Evergreen International, one of the world's largest shipping lines, concealed the discharge of waste oil, obstructed Coast Guard inspections and altered records over a three-year period ending in 2001, federal officials said.
LOS ANGELES — A Panamanian shipping line today pleaded guilty to more than two dozen counts of illegal dumping around the United States and was ordered to pay $25 million in one of the largest fines ever imposed on a company that deliberately polluted the ocean.
Evergreen International, one of the world’s largest shipping lines, concealed the discharge of waste oil, obstructed Coast Guard inspections and altered records over a three-year period ending in 2001, federal officials said. The company entered its plea in U.S. District Court in Los Angeles to 24 felony counts and one misdemeanor.
U.S. attorneys from five jurisdictions affected by the pollution — Los Angeles, Seattle, Portland, Newark, N.J. and Charleston, S.C. — hailed the plea agreement as a major victory in the fight against shipping companies trying to skirt the law.
“We take these crimes very seriously and if they won’t police themselves, we will do it for them,” Christopher Christie, U.S. Attorney for the District of New Jersey, said on a dock across from Evergreen’s shipping yard in San Pedro. “You can’t lie to the federal government with impunity and get away with it.”
U.S. District Judge Terry J. Hatter Jr. ordered Evergreen to pay the five districts $15 million that they will split equally. The remaining money will be given to environmental community service projects in each area.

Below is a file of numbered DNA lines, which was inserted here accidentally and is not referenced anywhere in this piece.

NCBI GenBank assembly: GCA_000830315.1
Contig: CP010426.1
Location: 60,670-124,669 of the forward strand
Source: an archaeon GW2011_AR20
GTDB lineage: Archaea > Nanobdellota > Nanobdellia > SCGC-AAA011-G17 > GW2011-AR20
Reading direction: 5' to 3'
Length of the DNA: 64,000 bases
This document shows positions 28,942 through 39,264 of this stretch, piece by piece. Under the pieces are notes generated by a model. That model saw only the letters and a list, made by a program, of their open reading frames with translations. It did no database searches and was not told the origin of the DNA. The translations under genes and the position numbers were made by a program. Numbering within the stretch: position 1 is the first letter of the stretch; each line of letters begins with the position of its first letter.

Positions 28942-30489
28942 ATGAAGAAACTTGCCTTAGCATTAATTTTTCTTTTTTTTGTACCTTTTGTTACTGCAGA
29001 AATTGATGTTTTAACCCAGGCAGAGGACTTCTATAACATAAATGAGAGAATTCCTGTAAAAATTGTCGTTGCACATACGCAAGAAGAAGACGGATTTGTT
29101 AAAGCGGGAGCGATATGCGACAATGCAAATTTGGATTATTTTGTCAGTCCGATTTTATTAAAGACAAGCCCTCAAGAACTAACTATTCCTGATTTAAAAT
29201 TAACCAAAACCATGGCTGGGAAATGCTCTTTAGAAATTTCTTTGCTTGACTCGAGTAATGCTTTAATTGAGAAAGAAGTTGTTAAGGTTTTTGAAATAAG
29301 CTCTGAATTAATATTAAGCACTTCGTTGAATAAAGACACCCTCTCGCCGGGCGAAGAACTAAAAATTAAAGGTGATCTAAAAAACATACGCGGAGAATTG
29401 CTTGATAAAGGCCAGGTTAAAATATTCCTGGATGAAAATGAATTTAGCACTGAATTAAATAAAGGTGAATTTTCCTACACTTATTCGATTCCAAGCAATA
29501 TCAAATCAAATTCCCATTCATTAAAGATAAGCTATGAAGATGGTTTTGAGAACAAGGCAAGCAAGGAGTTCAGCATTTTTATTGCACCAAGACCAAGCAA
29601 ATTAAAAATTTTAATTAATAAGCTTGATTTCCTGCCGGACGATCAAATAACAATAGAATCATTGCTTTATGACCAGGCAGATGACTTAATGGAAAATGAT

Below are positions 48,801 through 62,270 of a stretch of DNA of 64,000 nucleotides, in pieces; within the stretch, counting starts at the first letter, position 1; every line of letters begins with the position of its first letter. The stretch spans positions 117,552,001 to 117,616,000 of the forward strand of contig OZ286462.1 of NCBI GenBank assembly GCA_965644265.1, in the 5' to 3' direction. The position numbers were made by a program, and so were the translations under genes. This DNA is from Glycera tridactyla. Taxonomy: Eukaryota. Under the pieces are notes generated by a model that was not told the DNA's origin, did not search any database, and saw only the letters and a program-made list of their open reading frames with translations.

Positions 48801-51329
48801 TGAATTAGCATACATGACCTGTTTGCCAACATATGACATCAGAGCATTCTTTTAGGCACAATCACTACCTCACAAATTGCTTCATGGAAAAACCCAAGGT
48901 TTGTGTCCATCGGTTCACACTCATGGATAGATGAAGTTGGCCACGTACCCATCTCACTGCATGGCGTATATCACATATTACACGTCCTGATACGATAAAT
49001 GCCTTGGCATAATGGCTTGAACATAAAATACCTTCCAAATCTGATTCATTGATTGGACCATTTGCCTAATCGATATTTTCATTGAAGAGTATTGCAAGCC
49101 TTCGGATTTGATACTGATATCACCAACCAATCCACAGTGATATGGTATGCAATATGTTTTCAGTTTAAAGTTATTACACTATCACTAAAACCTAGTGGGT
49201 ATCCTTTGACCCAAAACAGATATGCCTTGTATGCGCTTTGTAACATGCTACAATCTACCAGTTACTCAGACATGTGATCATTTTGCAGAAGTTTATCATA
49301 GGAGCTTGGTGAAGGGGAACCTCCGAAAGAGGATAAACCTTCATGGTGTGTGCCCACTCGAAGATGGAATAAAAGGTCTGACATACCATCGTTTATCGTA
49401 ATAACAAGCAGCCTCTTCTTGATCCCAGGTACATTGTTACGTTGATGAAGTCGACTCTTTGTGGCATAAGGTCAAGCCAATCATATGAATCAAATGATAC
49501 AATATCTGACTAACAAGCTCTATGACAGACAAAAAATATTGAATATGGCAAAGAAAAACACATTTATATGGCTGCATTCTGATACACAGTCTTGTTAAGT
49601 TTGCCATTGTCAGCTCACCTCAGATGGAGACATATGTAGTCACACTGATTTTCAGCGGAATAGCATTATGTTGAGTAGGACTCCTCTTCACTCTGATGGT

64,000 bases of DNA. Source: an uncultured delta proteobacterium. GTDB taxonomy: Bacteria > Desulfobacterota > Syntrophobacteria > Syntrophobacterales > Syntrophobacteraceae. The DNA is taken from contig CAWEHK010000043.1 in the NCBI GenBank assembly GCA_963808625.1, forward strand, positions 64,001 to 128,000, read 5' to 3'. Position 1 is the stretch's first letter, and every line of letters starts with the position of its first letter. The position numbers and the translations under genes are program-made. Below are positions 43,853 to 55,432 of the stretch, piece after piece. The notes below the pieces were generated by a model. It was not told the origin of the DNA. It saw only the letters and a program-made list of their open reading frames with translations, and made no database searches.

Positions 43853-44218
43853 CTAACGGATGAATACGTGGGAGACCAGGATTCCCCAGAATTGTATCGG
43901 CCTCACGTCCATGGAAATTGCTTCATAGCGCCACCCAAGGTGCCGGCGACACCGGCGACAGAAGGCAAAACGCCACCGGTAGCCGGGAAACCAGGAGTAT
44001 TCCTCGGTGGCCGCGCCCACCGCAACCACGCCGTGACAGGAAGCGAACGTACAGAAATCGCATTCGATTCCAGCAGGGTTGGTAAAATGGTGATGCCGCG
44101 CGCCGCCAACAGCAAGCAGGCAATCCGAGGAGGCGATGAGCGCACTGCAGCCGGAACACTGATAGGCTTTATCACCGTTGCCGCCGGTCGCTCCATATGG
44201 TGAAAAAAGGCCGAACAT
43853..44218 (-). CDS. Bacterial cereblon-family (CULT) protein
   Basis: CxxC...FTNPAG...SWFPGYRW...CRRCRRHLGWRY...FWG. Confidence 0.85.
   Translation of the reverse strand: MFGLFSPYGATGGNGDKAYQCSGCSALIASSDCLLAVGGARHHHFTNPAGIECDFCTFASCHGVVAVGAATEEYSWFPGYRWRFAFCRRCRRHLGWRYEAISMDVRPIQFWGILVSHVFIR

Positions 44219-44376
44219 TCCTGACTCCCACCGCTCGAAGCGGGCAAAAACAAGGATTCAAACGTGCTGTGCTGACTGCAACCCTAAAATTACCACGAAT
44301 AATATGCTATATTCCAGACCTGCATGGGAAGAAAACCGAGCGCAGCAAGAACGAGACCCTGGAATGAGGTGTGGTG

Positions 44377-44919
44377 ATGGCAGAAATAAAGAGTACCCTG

“The $2 million that will be invested in environmental projects in Washington state won’t erase what the company has done — but it is an important step toward righting a wrong,” Sheryl Hutchison of the Washington state Department of Ecology said in a written statement from Olympia, Wash.
The shipping line must also implement an environmental plan for their vessels docked in U.S. ports.
Attorneys for Evergreen said the company has been in compliance for the past four years and decided to enter a plea agreement to move forward.
“To make us the poster child for environmental violations years later is ridiculous,” attorney Eric Dubelier said. “We’ve taken responsibility for what we did so we can go about our business.”
It is one of the largest fines ever imposed on a shipping line in a dumping case. In 1999, Royal Caribbean cruise lines paid $27 million in two cases after acknowledging it had polluted repeatedly and lied to the Coast Guard about it.
In Evergreen’s case, federal authorities said they began their investigation in March 2001 after they found about 500 gallons of oil in the Columbia River near Kalama, Wash. They were able to trace the spill to one of Evergreen’s ships.
The violations led to a thorough review of Evergreen’s policies. Federal officials said ship workers would use a pipe to bypass a pollution prevention device and allow them to dump sludge into the ocean — often at night — without it being treated.
Debra W. Yang, U.S. attorney in Los Angeles, doesn’t know how much damage was done but called the amount “incalcuable.”
“The waste oil must be retained on board and it costs money to transfer it (to waste facilities in ports),” said Rear Admiral Kevin Eldridge of the U.S. Coast Guard. “They were getting a competitive advantage over those who are following the rules.”
Dubelier said the violations occurred on only seven of Evergreen’s 140 ships.
Evergreen paid $4 million to clean up more than 12,000 gallons of heavy fuel oil spilled from a steamship that accidentally struck a pipe on a South Carolina river in 2002. The company assumed the costs of the cleanup after a crew discovered a crack in the 991-foot Evergreen Ever Reach.
——— AP writer Matthew Daly in Washington contributed to this report.